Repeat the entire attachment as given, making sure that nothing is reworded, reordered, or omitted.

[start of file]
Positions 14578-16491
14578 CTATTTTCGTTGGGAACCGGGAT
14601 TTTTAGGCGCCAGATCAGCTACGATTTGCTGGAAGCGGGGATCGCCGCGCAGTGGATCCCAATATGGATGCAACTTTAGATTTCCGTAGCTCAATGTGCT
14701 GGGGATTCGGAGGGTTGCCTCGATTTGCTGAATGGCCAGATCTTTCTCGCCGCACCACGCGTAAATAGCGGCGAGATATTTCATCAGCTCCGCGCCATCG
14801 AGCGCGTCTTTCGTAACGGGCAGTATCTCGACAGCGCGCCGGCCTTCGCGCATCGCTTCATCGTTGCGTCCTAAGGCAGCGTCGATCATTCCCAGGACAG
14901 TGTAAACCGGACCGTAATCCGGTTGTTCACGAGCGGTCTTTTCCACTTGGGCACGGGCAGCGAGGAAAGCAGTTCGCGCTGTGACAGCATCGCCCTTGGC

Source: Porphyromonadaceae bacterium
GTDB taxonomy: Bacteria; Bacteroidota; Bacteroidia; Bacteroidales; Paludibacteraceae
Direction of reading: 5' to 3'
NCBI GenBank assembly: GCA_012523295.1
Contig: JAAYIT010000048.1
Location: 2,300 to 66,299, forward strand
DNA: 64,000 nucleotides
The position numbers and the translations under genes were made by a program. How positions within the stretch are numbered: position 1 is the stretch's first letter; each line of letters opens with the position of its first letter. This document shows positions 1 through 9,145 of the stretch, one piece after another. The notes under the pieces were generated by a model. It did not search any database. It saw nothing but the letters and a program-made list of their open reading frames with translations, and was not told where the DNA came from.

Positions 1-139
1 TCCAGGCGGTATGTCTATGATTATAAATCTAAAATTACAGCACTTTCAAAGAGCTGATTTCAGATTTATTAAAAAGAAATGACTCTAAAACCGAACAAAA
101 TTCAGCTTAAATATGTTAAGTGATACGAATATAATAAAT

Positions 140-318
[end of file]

Positions 14578-16491
14578 CTATTTTCGTTGGGAACCGGGAT
14601 TTTTAGGCGCCAGATCAGCTACGATTTGCTGGAAGCGGGGATCGCCGCGCAGTGGATCCCAATATGGATGCAACTTTAGATTTCCGTAGCTCAATGTGCT
14701 GGGGATTCGGAGGGTTGCCTCGATTTGCTGAATGGCCAGATCTTTCTCGCCGCACCACGCGTAAATAGCGGCGAGATATTTCATCAGCTCCGCGCCATCG
14801 AGCGCGTCTTTCGTAACGGGCAGTATCTCGACAGCGCGCCGGCCTTCGCGCATCGCTTCATCGTTGCGTCCTAAGGCAGCGTCGATCATTCCCAGGACAG
14901 TGTAAACCGGACCGTAATCCGGTTGTTCACGAGCGGTCTTTTCCACTTGGGCACGGGCAGCGAGGAAAGCAGTTCGCGCTGTGACAGCATCGCCCTTGGC

Source: Porphyromonadaceae bacterium
GTDB taxonomy: Bacteria; Bacteroidota; Bacteroidia; Bacteroidales; Paludibacteraceae
Direction of reading: 5' to 3'
NCBI GenBank assembly: GCA_012523295.1
Contig: JAAYIT010000048.1
Location: 2,300 to 66,299, forward strand
DNA: 64,000 nucleotides
The position numbers and the translations under genes were made by a program. How positions within the stretch are numbered: position 1 is the stretch's first letter; each line of letters opens with the position of its first letter. This document shows positions 1 through 9,145 of the stretch, one piece after another. The notes under the pieces were generated by a model. It did not search any database. It saw nothing but the letters and a program-made list of their open reading frames with translations, and was not told where the DNA came from.

Positions 1-139
1 TCCAGGCGGTATGTCTATGATTATAAATCTAAAATTACAGCACTTTCAAAGAGCTGATTTCAGATTTATTAAAAAGAAATGACTCTAAAACCGAACAAAA
101 TTCAGCTTAAATATGTTAAGTGATACGAATATAATAAAT

Positions 140-318